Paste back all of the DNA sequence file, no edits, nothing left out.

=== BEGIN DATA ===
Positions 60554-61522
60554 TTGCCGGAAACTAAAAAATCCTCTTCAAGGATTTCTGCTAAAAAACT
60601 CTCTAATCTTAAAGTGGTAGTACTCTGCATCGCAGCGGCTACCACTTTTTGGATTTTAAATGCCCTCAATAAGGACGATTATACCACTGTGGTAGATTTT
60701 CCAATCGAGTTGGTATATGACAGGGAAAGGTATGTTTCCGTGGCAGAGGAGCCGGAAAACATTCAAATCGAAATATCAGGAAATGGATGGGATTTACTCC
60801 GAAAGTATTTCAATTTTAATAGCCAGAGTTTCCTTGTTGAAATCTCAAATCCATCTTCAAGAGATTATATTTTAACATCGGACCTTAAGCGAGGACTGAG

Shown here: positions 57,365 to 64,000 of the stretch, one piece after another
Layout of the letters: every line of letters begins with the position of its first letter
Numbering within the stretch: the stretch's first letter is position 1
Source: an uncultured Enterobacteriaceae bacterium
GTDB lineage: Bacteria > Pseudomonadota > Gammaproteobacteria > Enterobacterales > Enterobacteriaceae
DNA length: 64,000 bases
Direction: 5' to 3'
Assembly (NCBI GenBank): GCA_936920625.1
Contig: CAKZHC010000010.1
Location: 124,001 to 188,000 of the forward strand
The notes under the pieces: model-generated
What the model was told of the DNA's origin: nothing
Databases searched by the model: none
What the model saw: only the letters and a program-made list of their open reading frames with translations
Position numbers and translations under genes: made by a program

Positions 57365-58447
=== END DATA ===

Positions 60554-61522
60554 TTGCCGGAAACTAAAAAATCCTCTTCAAGGATTTCTGCTAAAAAACT
60601 CTCTAATCTTAAAGTGGTAGTACTCTGCATCGCAGCGGCTACCACTTTTTGGATTTTAAATGCCCTCAATAAGGACGATTATACCACTGTGGTAGATTTT
60701 CCAATCGAGTTGGTATATGACAGGGAAAGGTATGTTTCCGTGGCAGAGGAGCCGGAAAACATTCAAATCGAAATATCAGGAAATGGATGGGATTTACTCC
60801 GAAAGTATTTCAATTTTAATAGCCAGAGTTTCCTTGTTGAAATCTCAAATCCATCTTCAAGAGATTATATTTTAACATCGGACCTTAAGCGAGGACTGAG

Shown here: positions 57,365 to 64,000 of the stretch, one piece after another
Layout of the letters: every line of letters begins with the position of its first letter
Numbering within the stretch: the stretch's first letter is position 1
Source: an uncultured Enterobacteriaceae bacterium
GTDB lineage: Bacteria > Pseudomonadota > Gammaproteobacteria > Enterobacterales > Enterobacteriaceae
DNA length: 64,000 bases
Direction: 5' to 3'
Assembly (NCBI GenBank): GCA_936920625.1
Contig: CAKZHC010000010.1
Location: 124,001 to 188,000 of the forward strand
The notes under the pieces: model-generated
What the model was told of the DNA's origin: nothing
Databases searched by the model: none
What the model saw: only the letters and a program-made list of their open reading frames with translations
Position numbers and translations under genes: made by a program

Positions 57365-58447